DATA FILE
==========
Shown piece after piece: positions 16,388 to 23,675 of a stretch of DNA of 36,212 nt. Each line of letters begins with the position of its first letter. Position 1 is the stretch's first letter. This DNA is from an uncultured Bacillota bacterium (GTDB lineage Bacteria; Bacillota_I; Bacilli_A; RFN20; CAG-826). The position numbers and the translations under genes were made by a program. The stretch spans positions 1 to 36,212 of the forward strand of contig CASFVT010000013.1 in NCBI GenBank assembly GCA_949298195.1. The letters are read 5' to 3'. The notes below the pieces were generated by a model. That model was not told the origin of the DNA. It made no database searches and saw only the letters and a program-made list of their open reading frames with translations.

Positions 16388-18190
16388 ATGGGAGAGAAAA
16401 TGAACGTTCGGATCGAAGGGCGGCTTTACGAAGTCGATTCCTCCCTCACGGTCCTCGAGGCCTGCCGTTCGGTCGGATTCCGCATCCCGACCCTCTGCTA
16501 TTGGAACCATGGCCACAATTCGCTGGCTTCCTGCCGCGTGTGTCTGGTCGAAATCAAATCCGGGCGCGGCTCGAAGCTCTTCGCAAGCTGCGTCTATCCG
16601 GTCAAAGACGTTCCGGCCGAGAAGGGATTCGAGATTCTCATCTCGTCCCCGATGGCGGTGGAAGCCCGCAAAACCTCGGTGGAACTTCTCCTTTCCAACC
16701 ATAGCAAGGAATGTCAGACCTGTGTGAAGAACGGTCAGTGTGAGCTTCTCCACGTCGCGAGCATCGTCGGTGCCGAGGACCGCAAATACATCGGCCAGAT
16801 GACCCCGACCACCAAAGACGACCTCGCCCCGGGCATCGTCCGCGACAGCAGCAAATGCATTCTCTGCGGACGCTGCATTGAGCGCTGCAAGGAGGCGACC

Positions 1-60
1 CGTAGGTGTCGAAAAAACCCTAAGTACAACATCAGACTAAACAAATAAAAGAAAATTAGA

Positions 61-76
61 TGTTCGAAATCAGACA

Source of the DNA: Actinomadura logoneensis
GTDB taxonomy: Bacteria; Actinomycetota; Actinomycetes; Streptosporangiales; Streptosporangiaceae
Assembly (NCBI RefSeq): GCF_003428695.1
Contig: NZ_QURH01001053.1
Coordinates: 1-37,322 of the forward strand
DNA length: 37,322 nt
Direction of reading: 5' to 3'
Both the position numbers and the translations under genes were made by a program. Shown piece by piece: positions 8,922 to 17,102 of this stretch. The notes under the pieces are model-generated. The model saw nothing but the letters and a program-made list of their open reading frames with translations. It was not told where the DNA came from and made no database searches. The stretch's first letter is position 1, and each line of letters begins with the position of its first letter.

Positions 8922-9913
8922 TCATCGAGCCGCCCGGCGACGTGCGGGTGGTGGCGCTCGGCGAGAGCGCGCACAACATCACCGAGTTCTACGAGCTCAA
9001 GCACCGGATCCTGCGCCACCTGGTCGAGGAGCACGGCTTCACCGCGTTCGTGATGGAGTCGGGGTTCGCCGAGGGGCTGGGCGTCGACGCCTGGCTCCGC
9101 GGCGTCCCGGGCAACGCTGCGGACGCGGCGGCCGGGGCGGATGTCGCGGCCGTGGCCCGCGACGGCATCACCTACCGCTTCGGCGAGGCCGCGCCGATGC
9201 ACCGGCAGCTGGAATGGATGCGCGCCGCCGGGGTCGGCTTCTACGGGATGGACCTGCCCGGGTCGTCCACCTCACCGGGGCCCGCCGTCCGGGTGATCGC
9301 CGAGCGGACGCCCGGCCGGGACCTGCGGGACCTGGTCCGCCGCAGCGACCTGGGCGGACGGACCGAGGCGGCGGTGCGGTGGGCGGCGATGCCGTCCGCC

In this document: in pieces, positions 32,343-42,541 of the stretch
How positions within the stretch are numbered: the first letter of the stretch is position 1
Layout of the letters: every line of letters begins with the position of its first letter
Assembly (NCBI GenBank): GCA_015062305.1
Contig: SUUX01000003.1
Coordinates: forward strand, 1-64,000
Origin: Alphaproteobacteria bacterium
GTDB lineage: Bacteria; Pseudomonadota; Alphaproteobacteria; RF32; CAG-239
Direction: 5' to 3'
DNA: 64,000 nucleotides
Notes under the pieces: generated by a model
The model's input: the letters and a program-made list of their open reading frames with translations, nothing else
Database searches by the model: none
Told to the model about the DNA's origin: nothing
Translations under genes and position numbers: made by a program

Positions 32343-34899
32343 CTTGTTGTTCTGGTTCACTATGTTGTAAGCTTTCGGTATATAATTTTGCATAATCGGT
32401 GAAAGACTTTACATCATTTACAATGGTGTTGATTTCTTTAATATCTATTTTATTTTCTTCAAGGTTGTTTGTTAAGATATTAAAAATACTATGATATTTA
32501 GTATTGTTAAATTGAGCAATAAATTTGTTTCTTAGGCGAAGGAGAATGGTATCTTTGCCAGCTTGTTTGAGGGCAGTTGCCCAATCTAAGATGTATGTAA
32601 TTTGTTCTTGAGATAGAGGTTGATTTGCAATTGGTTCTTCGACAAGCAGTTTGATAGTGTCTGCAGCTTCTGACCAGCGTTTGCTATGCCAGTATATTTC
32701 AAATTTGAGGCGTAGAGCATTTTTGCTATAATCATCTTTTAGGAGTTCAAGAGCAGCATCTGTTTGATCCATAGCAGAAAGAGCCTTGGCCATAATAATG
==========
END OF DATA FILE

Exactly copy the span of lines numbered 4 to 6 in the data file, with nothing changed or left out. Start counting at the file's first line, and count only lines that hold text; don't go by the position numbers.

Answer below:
16401 TGAACGTTCGGATCGAAGGGCGGCTTTACGAAGTCGATTCCTCCCTCACGGTCCTCGAGGCCTGCCGTTCGGTCGGATTCCGCATCCCGACCCTCTGCTA
16501 TTGGAACCATGGCCACAATTCGCTGGCTTCCTGCCGCGTGTGTCTGGTCGAAATCAAATCCGGGCGCGGCTCGAAGCTCTTCGCAAGCTGCGTCTATCCG
16601 GTCAAAGACGTTCCGGCCGAGAAGGGATTCGAGATTCTCATCTCGTCCCCGATGGCGGTGGAAGCCCGCAAAACCTCGGTGGAACTTCTCCTTTCCAACC